As the Love Day is almost here and the couples secretly do last-minute shopping for some lovely gifts for each other, we reflected on what the evening of February, 14 might look like. Champagne popped open, sweets unwrapped, the lights are dimed, the cuddle mode is on. The soundtrack to this long-awaited date night should be something special indeed.
Whitney’s “I Will Always Love You” is perfectly alright, it just doesn’t need to be that every time. Those who are looking for an alternative to the sentimental pop standards by Adele, Ed Sheeran, Lionel Richie, John Mayer and alike (we have a lot of those too, though), might be amazed by what classical music can offer for this romantic occasion.
The range of music works with love-themed overtones is actually impressive. From tear-jerking melodies of the first love flush and ecstatically intense opera arias about the passion’s depth, to the catastrophically unrequited love stories and dramatically savory song endings. Love and romance, imaginary and tangible, in all their various forms, shapes and fullest spectrum – inspired some really great music to date.
So what are some of the most romantic classical music pieces ever written? (Beware, you might need to have some tissue ready at hand). Just a few examples for your attention and perhaps a soppy listen.
1. Leoš Janáček: “Intimate Letters”
Flowers for February 14? Too easy. What about composing a quartet for your sweetheart? Janáček’s second major string work is dedicated to a woman he could never be together with. Kamila Stösslová was married and 38 younger, but the two exchanged over 700 letters within their spiritual friendship. The swirling feelings and the impossibility of their embodiment are very intense in this great work that is often referred to as composer’s "manifesto on love". By the way, Kamila also inspired many of his later works.
Video: String Quartet No. 2 by Janáček
2. Joaquín Rodrigo: Concierto de Aranjuez
It is a different form of expressing love that you’ll hear in this work. “Concierto de Aranjuez” was not dedicated to a woman but to a royal palace, focusing on the beauty of its fountains, blossoming flowers and singing birds. It was however the happy time of composer’s honeymoon, so he made this dialog of classical guitar and orchestra so lively and perfect for daydreaming about the joys of being in love. Blind from the age of 3, Rodrigo was playing piano, not guitar, but it is the guitar whose role in Spanish music he managed to elevate so brightly.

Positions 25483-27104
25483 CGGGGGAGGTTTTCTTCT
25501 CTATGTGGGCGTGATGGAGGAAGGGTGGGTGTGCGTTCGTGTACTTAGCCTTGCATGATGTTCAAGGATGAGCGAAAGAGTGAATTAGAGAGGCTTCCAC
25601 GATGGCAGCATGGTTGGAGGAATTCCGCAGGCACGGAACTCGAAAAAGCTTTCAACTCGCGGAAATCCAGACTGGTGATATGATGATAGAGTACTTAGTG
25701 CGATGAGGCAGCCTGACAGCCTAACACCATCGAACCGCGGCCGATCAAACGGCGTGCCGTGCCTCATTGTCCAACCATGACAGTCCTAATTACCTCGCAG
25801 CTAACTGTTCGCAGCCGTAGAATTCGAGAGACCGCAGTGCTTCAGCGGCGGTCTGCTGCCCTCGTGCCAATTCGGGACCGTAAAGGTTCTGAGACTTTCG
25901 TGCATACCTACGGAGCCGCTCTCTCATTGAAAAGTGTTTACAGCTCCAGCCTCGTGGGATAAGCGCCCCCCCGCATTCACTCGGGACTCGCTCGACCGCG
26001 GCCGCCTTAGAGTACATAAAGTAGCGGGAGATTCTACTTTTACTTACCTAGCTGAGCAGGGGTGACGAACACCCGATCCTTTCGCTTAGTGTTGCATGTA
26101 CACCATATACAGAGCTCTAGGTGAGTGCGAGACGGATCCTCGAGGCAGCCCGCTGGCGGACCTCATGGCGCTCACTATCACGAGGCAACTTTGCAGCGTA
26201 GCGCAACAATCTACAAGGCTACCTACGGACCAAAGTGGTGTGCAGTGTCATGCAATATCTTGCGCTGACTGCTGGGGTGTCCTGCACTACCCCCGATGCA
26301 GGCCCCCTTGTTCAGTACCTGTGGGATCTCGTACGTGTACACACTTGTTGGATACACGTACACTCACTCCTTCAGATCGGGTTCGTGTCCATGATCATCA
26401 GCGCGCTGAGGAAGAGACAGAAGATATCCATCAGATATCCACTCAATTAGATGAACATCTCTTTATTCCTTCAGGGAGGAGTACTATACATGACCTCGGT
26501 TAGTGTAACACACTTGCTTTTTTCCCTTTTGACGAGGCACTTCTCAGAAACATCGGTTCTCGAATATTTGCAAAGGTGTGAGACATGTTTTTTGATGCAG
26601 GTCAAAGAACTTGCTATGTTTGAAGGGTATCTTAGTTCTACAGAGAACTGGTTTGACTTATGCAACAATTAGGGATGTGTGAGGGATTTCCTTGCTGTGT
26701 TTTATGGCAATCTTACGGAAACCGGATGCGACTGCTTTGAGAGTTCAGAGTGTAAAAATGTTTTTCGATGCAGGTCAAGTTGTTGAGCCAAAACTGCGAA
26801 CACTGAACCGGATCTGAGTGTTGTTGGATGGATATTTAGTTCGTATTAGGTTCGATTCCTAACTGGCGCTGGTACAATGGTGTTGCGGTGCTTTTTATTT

Video: Concierto de Aranjuez by Rodrigo
3. Edward Elgar: Salut d’Amour
It’s already in the title, isn’t it. 'Love's Greeting' was also a gift, an engagement gift, to be more precise. Elgar composed it for his wife-to-be Caroline Alice and subtitled it as ‘Liebesgruss’ as Caroline was pretty fluent in German. The dedication on the score said ‘à Carice’ in French (Caroline + Alice) and the woman received it right after returning from a holiday. We don’t know what that evening was like for the two but we do know that their first daughter got the name Carice soon after.
Video: Salut d’Amour by Elgar
4. Sergei Rachmaninoff: Piano Concerto No. 2
This is what decisively confirms Rachmaninoff’s fame as a brilliant concerto composer. The second movement that was premiered with composer as soloist became one of the most romantic compositions and was taken as a basis for manifold popular love songs. If this doesn’t express what the wonder of love between two people is, than what does?
Video: Piano Concerto No.2 by Rachmaninoff, Mov.2
5. Franz Liszt: Liebestraum No. 3
“Love as long as you can!” begins the poem by Ferdinand Freiligrath that served the basis for Liszt’s quintessential piano piece translated as ‘Love’s Dream’. This highly romantic miniature is exceptionally pleasant to listen to but quite complicated to play, requiring proficient technical skill and zealous finger work-out. In case you find it too much for yourself to practice at the moment, there’s always Anton Rubinstein to help you out with his fabulous rendition.
Video: Liebestraum performed by Rubinstein
6. Richard Wagner: "Siegfried Idyll”
We’ve already learnt that composers love writing pieces as a present for someone. Wagner, too, decided to go beyond a box of chocolates and composed “Siegfried Idyll” for his wife Cosima’s birthday. The premiere of the work took place in a private family circle at their villa in Switzerland. It was on a Christmas morning when Cosima woke up to a beautiful trumpet solo that was part of the poem’s opening melody.
Video: Siegfried Idyll by Wagner
7. Georges Bizet: Je Crois Entendre Encore
Part of “The Pearl Fishers” opera, this aria is a breathtaking love confession of Nadir to Leila, all in a twisted story where men’s friendship is threatened by the shared feeling of love for the same woman. It’s considered to be one of the most seductive arias in French opera, that, however, was very popular among Italian tenors. Incredibly emotional and beautiful in its difficulty.
Video: Je Crois Entendre Encore by Nicolai Gedda
Hardly anything is able to express love better than music. The easiest you can do is set your playlist ready in advance and just launch it in the background when the day comes. Nevertheless, we believe that playing music for someone or have it played for you could become a very sincere experience. It is, of course, up to you what you Valentine’s Day will sound like. Will you play a Chopin waltz, a song or romance by Brahms, Faure, Schumann, try to perform a little aria by Puccini, Verdi, or Mozart? Maybe you will stick to the well-known pop pieces. Maybe your night will be spent in meaningful silence, who knows. All that matters is that you show your special someone how much you care.